Horn of Africa Disaster Response
The 2011 drought in Kenya was declared a national disaster by President Mwai Kibaki in April of 2011. Access to food and water had become very scarce, millions of livestock have died, and territorial violence had increased drastically as people competed for patches of fertile land. When nourishment could be found, heightened demand raised prices and made staple goods difficult to obtain. On June 28th of that year, the United Nations reported that 3.5 million people weere in need of humanitarian relief.
Horn of Africa Disaster Response
Emergency food distribution, delivery of safe drinking water and medication was urgently needed in Kenya to prevent a wide scale of humanitarian catastrophe. By making an intervention as soon as possible some livelihoods could be maintained and the long term impact on the local communities can be diminished.
Kenya has become increasingly drought prone in the last several decades. As 80% of its land is covered by arid and semi-arid territory, millions of people and the animals they rely upon become endangered when a particularly dry season comes along. The current drought has persisted since late 2010, and was declared a disaster by the President of Kenya on May 30, 2011. AMURT has teams on the ground in Kenya identifying the direst situations and ramping up a response that will nourish the neediest while enlisting the leadership of community members to prevent future disasters through sustainable planning.
AMURT’s efforts were based in the Samburu East District of the Rift Valley Province. The initial response focused on the distribution of emergency supplementary food supplies to vulnerable groups like mothers and young children and providing free medical care to all. Thar was done in collaboration with the local chiefs, the government and the Samburu East Women’s Empowerment Forum, a women’s organization represented in every part of Samburu East District. Samburu women are traditionally responsible for maintaining homes, raising children, and gathering food and water — they served an essential role in all phases of AMURT’s relief effort.
Vulnerable groups are received supplementary food supplies of Unimix (a fortified food cereal), beans, cooking oil and salt.
- In partnership with community health workers, AMURT has created mobile clinics to service the hard to reach and most affected by the drought.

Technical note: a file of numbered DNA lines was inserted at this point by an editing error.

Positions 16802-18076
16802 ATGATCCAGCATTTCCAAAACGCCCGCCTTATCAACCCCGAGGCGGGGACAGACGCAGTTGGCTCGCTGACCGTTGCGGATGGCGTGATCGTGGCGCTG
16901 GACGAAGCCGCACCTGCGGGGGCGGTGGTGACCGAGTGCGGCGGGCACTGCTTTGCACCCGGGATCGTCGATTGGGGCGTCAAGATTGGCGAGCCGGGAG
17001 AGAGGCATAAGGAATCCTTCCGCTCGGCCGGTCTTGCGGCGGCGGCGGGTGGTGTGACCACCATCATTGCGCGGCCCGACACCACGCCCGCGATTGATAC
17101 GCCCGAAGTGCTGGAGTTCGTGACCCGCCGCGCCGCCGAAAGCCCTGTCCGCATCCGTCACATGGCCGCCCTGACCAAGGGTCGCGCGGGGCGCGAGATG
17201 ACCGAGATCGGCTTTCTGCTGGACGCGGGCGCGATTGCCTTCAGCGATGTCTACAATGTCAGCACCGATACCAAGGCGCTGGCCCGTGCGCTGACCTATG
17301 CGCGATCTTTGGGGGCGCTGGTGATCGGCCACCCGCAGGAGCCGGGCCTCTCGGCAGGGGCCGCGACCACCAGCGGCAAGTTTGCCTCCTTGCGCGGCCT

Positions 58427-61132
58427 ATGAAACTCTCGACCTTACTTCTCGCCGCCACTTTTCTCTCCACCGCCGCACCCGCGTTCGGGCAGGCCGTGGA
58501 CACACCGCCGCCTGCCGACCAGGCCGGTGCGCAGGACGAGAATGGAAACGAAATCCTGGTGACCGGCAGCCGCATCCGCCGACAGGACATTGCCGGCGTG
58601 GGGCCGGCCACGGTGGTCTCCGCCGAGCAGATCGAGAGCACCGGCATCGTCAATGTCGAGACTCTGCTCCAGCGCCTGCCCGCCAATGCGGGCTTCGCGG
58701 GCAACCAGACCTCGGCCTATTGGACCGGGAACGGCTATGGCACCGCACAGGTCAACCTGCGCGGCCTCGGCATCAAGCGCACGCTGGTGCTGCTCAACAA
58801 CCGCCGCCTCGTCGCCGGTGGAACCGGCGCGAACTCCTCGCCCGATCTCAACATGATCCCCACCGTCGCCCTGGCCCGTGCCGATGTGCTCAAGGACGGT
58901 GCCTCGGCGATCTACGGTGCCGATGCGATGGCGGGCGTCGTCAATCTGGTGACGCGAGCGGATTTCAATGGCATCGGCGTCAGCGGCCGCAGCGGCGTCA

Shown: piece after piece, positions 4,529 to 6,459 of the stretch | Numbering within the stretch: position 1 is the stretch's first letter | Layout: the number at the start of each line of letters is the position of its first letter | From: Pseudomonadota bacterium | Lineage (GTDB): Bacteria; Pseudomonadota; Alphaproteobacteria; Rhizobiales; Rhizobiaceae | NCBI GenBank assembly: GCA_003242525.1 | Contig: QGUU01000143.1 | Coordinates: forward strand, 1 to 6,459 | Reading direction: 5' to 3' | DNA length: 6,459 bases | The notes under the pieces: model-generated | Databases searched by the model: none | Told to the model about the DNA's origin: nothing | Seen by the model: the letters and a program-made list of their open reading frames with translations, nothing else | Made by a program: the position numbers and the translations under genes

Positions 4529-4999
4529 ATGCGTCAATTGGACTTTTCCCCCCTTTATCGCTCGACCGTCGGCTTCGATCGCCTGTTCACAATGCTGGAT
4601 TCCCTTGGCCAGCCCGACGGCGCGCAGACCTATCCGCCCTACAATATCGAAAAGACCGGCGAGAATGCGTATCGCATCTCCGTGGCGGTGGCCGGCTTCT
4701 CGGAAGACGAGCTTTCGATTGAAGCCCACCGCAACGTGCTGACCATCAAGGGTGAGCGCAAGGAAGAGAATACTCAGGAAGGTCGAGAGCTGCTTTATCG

Food and Water Security
During the crisis food prices in the region nearly doubled, and staple food items like maize, beans, cooking fat and sugar became extremely scarce due to stockpiling and illegal export. Malnutrition had become commonplace, especially with young children, who require food supplements designed to bring their bodies back to a normal condition and growth rate.
Three consecutive years of drought have dried up many water sources, and people were often forced to walk up to 20 kilometers to the nearest water point. Some hard hit areas required water to be transported in by tanker. Another issue was that most existing water points easily became contaminated when overused.
Loss of Livestock
The loss of more than 8.7 million livestock during the draight eliminated more than kshs 84.2 billion (nearly $900 million) of value and robbed many families of their livelihood. According to the Livestock Development Permanent Secretary the worst hit are cattle of which 3.5 million have been reported dead due to lack of water and pasture, followed by 2.7 million goats and 2.5 million sheep. Those that remain were skinny and affected by drought-induced disease, lowering their value.
Disease and Health Issues
Sanitation was been an issue in Samburu District, where several cases of cholera have been reported. Our team saw and treated dysentery cases, trachoma, diarrhea, whooping cough and upper respiratory tract infections. A large number of those interviewed during AMURT’s assessment reported other symptoms such as headaches, fatigue, and dizziness, which might be induced by drought-related stress.
AMURT followed up this intervention by protecting and enhancing water sources as well as supporting new innovative livelihood schemes.